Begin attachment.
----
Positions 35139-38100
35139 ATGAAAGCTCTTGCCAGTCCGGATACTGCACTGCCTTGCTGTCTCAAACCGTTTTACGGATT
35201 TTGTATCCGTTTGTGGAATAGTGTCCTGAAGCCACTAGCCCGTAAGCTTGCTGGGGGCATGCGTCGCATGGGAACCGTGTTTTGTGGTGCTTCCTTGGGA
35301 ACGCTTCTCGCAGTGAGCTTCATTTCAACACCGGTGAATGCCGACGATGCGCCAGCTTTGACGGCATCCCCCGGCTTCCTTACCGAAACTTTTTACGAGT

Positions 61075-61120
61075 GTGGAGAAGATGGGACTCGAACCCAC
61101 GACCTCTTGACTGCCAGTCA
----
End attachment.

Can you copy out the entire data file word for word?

Positions 35139-38100
35139 ATGAAAGCTCTTGCCAGTCCGGATACTGCACTGCCTTGCTGTCTCAAACCGTTTTACGGATT
35201 TTGTATCCGTTTGTGGAATAGTGTCCTGAAGCCACTAGCCCGTAAGCTTGCTGGGGGCATGCGTCGCATGGGAACCGTGTTTTGTGGTGCTTCCTTGGGA
35301 ACGCTTCTCGCAGTGAGCTTCATTTCAACACCGGTGAATGCCGACGATGCGCCAGCTTTGACGGCATCCCCCGGCTTCCTTACCGAAACTTTTTACGAGT

Positions 61075-61120
61075 GTGGAGAAGATGGGACTCGAACCCAC
61101 GACCTCTTGACTGCCAGTCA